The payday loan lender Wonga recently revealed plans to write off some of its worst debts, amid a climate of increasing calls for responsibility when approving high-interest, short-term loans.
Payday loans are a last resort for many people, but are by no means a ‘get out of jail free’ card, attracting high rates of interest if they are not repaid within a few days as the product is intended to be.
Wonga recently announced it will write off 330,000 customer debts with arrears over 30 days – equivalent to £220 million – along with a further 45,000 customers with lesser arrears who will have their interest and charges cancelled.
But this raises the question of whether this gesture is fair on those customers who have worked hard to repay their debt in full – particularly those who have paid large amounts of interest as a result.
Mintel surveyed consumers and found that, despite media pressure on the payday loan sector, the public are not so quick to forgive those who have run up substantial debts.
The majority (51%) of those surveyed actively disagreed with the suggestion that people who can no longer afford their debts should not be expected to repay them; just 27% of people thought this was a fair suggestion.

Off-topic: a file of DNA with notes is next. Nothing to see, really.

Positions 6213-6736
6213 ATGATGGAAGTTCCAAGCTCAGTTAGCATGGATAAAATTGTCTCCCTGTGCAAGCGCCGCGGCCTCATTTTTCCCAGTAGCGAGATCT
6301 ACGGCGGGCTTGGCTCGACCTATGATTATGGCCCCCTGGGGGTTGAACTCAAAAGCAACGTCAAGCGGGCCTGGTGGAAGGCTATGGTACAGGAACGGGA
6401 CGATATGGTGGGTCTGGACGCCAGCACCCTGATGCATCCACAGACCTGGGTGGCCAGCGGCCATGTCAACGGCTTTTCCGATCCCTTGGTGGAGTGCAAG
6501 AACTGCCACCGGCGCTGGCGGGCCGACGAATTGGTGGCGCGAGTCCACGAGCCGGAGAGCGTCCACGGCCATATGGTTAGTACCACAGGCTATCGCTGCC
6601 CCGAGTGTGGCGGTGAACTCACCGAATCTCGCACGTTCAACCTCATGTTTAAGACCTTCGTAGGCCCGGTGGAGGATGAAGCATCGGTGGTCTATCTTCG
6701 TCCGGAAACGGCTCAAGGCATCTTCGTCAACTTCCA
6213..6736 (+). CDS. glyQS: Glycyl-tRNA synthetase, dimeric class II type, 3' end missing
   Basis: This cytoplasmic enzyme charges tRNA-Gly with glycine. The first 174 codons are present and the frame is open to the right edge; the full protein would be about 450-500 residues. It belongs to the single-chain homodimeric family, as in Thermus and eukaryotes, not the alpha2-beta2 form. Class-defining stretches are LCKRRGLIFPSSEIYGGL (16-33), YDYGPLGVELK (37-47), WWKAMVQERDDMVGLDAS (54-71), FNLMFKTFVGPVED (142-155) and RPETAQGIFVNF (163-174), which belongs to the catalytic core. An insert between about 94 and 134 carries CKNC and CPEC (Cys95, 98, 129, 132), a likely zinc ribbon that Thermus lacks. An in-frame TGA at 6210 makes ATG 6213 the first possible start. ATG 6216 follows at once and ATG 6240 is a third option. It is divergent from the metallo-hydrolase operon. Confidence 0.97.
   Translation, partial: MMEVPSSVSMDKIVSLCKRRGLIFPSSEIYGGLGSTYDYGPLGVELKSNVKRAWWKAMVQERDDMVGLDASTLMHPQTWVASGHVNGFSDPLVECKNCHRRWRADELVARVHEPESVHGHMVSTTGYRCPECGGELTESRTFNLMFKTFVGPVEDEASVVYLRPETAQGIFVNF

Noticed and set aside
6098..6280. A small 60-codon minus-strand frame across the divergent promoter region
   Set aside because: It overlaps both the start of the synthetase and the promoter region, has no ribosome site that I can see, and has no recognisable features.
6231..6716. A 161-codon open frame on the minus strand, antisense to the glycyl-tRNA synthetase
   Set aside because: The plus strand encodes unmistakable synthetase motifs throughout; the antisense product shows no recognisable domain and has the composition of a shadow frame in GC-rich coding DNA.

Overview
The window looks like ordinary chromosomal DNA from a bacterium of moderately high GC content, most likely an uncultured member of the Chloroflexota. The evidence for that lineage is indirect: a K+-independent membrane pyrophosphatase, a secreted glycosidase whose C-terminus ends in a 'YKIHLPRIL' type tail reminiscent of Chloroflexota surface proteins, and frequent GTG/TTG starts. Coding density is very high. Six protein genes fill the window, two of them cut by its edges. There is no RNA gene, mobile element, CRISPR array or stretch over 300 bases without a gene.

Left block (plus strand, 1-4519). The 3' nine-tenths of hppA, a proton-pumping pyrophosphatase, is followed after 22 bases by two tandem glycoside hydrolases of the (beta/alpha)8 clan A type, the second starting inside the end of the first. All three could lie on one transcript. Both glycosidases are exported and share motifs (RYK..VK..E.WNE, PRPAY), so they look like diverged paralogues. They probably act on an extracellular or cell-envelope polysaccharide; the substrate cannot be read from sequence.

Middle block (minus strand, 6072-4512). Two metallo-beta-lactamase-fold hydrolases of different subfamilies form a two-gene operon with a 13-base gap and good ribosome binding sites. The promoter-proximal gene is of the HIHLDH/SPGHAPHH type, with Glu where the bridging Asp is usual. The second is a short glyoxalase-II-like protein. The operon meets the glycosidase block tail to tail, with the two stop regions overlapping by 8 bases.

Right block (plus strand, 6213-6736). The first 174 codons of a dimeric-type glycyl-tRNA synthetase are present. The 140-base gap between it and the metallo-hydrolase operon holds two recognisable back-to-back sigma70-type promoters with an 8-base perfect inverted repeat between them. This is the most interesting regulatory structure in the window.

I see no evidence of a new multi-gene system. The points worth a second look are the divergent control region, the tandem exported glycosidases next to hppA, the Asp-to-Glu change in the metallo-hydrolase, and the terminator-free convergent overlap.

Even among people in financial difficulty, 34% said it is fair that some people find their repayments unaffordable, and only a slightly larger 40% thought repayments should always be affordable, no matter what.
“Some of the consumers in this group are likely to have struggled with debt repayments at some point, or may still be struggling,” wrote Mintel’s Rich Shepherd.
“However, over a third think that debts should be repaid regardless.”
It’s an indication of the extent to which the public as a whole support the notion of debtor responsibility, even among those who are debtors themselves.
And for those in business, it is perhaps a reassurance that pursuing overdue debts for repayment will not have negative reputational impacts – in fact, your customers may be more supportive of such an approach than you realise.